Wednesday, April 22, 2020

“It’s About Saving Lives”…Or Is It?

one of us have ever experienced anything like how the Coronavirus pandemic has altered our daily lives.

Some are working from home for the first time. Some – far too many - are not working at all.

Concerts and plays are gone. Sports are gone – even on television. Movie theaters are closed. Most stores are closed. Going to church? As long as you stay in your car – and even then you risk legal trouble in some cities.

No more going out to a nice dinner in a restaurant. No getting together with friends in your home.

Doesn’t leave much, does it?

But we have been told repeatedly that these Draconian measures are absolutely the right thing to do, and we’ve been shown death rate numbers based on models that would scare a staunch libertarian into sheltering in place.

So we went along. And since we’ve never been in this situation before we all complied without asking a lot of questions.

As this is being written the U.S. is either at the peak or near the peak, and now the numbers are expected to start dropping – fewer deaths, fewer hospitalizations, fewer cases of any kind, even the 97% or so that are asymptomatic. The original estimates of loss were highly exaggerated.

And yet…the response to all this seems to be not a loosening of restrictions, but further constriction. Masks that were optional in some cities are now mandatory. Grocery stores that were open to everyone are now limiting the number of shoppers at any one time. And the governor of Michigan apparently won’t be happy until the streets of Detroit are completely deserted.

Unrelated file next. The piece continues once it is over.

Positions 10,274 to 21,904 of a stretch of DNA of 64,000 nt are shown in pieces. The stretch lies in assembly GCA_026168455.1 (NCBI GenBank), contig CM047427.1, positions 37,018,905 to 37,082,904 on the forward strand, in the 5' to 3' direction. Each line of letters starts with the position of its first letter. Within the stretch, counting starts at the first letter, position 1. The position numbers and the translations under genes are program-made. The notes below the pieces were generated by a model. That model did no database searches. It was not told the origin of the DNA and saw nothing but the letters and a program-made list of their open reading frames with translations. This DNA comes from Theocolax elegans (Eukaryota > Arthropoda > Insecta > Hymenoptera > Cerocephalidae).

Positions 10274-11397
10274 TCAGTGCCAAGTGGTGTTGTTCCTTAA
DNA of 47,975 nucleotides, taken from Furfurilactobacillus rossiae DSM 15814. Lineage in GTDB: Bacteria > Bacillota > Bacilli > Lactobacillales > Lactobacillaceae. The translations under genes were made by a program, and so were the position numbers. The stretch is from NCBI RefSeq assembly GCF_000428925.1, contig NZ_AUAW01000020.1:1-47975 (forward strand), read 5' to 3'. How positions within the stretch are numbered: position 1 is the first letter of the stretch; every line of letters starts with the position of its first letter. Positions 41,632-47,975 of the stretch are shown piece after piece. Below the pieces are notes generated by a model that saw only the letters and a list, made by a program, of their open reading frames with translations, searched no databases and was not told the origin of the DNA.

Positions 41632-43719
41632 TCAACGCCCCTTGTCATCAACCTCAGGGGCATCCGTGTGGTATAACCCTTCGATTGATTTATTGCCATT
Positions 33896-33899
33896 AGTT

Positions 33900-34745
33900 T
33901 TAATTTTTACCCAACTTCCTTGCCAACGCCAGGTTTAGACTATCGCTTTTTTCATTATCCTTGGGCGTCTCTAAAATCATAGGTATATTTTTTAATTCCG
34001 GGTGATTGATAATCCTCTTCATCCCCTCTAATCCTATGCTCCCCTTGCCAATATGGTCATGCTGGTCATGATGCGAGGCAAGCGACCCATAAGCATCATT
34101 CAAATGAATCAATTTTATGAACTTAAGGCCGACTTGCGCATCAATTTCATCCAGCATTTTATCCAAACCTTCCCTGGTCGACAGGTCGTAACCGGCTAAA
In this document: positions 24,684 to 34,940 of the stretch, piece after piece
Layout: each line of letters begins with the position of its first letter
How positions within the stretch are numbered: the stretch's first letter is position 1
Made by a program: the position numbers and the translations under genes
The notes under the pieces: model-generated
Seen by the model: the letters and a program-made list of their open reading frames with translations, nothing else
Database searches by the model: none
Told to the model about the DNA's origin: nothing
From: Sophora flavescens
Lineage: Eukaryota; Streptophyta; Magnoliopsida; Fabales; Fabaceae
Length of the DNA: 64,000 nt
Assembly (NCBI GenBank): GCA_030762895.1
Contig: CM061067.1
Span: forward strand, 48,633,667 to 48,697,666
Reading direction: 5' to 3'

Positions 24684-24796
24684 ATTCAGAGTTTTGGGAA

And now a lot of those questions that should have been asked a few weeks ago are becoming more pervasive.

But when they are asked, the response is usually the same: “It’s about public health.” “It’s about saving lives.” And then the discussion stops. Because if you disagree, you are against saving lives. What kind of monster are you, anyway?

I fear that going forward, “It’s about saving lives” may become the new “It’s racist” – a way to shut down a legitimate debate and brand one’s opponent as a terrible person by claiming a moral high ground. But few issues are so clear-cut, and few decisions are so binary.

We’re approaching a tipping point, when federal and state officials will contemplate stretching a “temporary” curb on civil liberties and the Bill of Rights, which apparently no longer apply when there is a virus.

One more month? Two more? The rest of this year? One Harvard study now claims social distancing should be maintained until 2022.

It does seem ghoulish to talk about acceptable risk and acceptable loss. But there are other types of risks and losses as well, that will multiply at a frightening rate the longer we remain under these restrictions. Companies lost. Livelihoods lost. Hope lost.

Keep this in mind as well - if it was this easy to shutter businesses and throw millions of people out of work, lock up houses of worship and institute near martial law over much of the country, it's only going to be easier next time when a politician deems it necessary. That could be a Democrat shutting down gun stores for 'public health reasons,' or a Republican forcing abortion clinics to close.

We are still a nation of laws. And we need to start remembering that. Especially now.

1 comment:

  1. It sure will be nice when we have about 100 to 200 million tests, so all negative testers could get back to normal; and it will be nice when we have a vaccine, so fewer people die. both of these could be available within one month or two, so maybe things will normalize sooner rather than later.


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